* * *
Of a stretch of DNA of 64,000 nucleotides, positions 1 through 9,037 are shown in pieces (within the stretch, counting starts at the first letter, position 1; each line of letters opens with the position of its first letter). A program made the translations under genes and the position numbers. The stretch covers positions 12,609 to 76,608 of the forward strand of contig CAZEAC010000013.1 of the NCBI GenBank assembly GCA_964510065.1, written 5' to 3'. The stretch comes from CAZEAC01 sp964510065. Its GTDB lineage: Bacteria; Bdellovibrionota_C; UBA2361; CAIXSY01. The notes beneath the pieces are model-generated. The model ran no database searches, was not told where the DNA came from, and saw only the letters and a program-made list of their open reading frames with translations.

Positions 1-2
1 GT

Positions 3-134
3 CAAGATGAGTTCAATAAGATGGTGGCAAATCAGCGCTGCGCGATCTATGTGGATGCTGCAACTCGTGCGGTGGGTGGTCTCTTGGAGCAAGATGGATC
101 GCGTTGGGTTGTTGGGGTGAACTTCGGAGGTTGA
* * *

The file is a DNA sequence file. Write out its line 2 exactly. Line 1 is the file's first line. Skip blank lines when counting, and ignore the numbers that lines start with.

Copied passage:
Positions 1-2